Jack Colback: What will the Englishman bring to Newcastle?
There are many supporters on both sides of the deal questioning why exactly Newcastle United have agreed to sign midfielder Jack Colback. A Sunderland academy graduate, Colback has reportedly signed a lengthy deal with bitter rivals Newcastle, rebuffing Sunderland's offer of a new and improved contract. Not only that, but the 24 year-old also turned down a staggering £50k a week to join West Ham, according to reputable sources in London. That alone likely reaffirms the well-known, but often questioned, claim that Colback is indeed an avid Toon fan. As many fans will know too well, it has been some time since a player has swapped the red and white of Sunderland to join Newcastle - and for right reason one might say. That poses the very important question, what exactly do the Magpies’ scouting and recruitment see in Colback, and what can he offer an already plentiful rank of midfielders on Tyneside?
Over the past few years, there have been very few players that have caught my eye on Wearside however, once in a while I do tend to earmark one or two plying their trade at the Stadium of Light. Jordan Henderson was the most recent, and as we all know - he has gone on to be a key midfielder for Liverpool and indeed England with the 23 year-old currently preparing for the 2014 World Cup.
One might even go on to say that Henderson's absence from the Reds’ midfielder for the remaining Premier League games last season was the main reason that Brendan Rodgers’ men missed out on their first Premier League title.
The other man to catch my eye was Jack Colback so when I heard that Newcastle were holding discussions with him, I was somewhat pleased, but hardly elated. You see, I'm the type of guy who tends to take a liking to midfielders that are very neat on the ball, and rarely give possession away. Vurnon Anita is someone - as many of you will know - I rate very highly, but I'm often in a minority with that opinion.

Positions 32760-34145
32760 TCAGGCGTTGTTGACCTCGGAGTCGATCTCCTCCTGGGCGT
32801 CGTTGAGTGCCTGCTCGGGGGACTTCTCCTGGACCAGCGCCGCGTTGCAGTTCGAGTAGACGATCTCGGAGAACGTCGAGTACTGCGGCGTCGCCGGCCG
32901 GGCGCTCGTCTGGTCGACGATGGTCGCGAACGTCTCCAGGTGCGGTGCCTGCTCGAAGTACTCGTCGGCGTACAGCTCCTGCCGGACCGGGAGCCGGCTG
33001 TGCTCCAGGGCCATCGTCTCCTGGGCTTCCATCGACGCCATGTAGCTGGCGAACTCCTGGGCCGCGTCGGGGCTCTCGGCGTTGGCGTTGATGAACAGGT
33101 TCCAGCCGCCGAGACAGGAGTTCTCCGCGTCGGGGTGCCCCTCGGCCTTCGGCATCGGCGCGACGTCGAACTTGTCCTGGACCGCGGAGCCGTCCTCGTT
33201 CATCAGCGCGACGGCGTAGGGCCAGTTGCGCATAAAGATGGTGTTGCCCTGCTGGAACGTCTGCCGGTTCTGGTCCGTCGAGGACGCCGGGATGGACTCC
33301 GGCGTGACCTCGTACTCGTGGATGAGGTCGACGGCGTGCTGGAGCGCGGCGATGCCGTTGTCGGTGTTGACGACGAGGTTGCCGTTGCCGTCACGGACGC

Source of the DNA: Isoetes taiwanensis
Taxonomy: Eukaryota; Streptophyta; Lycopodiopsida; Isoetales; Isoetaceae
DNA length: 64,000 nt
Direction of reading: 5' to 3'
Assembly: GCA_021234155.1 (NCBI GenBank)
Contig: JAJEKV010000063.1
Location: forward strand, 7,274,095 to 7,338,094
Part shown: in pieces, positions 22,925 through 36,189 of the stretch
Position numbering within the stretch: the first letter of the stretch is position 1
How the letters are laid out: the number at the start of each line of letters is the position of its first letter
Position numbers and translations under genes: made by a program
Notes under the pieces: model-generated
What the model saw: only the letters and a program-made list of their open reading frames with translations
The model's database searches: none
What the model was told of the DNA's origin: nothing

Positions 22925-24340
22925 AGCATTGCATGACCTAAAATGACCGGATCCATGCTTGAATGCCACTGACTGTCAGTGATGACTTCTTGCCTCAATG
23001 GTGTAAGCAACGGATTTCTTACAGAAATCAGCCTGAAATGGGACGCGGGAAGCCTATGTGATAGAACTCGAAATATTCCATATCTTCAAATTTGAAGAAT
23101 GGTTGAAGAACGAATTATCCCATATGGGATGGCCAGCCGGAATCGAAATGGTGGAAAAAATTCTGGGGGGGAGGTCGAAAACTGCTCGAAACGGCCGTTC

Many Newcastle and Sunderland fans will be at a loss to explain what exactly it is Colback offers to any side, but hopefully I can examine that in the new few paragraphs. It is worth mentioning that Swansea, and indeed Everton, both expressed an interest in signing him - and to be quite honest, I am surprised Martinez did not get his man. Colback's desire to stay in the North-East had a big part to play in that regard.
Style of play:
Colback is primarily a central midfielder. Similar in ways to Vurnon Anita, Jack operates quietly in the middle of the park, recycling possession before looking to feed a more attacking threat. Despite that, Colback is no stranger to going forward, and he has a very decent strike on him as Newcastle fans will know all too well. He also scored a beauty against Middlesbrough in the Cup last season - well worth a watch if you want to see what he's capable of.
The 24 year-old has also played left-back in rougher times for Sunderland so he does boast versatility, an asset which has not been present at St. James’ Park since James Perch left for Wigan.
Conclusion: Colback isn't Cabaye's replacement, rather, a swap for Dan Gosling who left to Bournemouth earlier this month. We can't expect massive things from the Killingworth born man, but with the right coaching (!) he has the potential to become a very talented midfielder, I have no doubt about that.
It is hard to know whether he will be in Pardew's first team plans, I doubt it. However, he could push for a starting place if he impresses.
I think the biggest reason Newcastle have seemingly signed him, is because he is a free-agent. No transfer fee involved for a 24 year-old midfielder that has quite a bit of Premier League experience. You won't get too many of those this summer, hence why Roberto Martinez and others were interested.
Potential to be excellent, English, free transfer, and a Newcastle fan - we don't much to lose with this punt.
What do you think? Comments below please, and make sure to follow myself on Twitter [@KevinDoocey](https://twitter.com/kevindoocey “kevin doocey twitter”).
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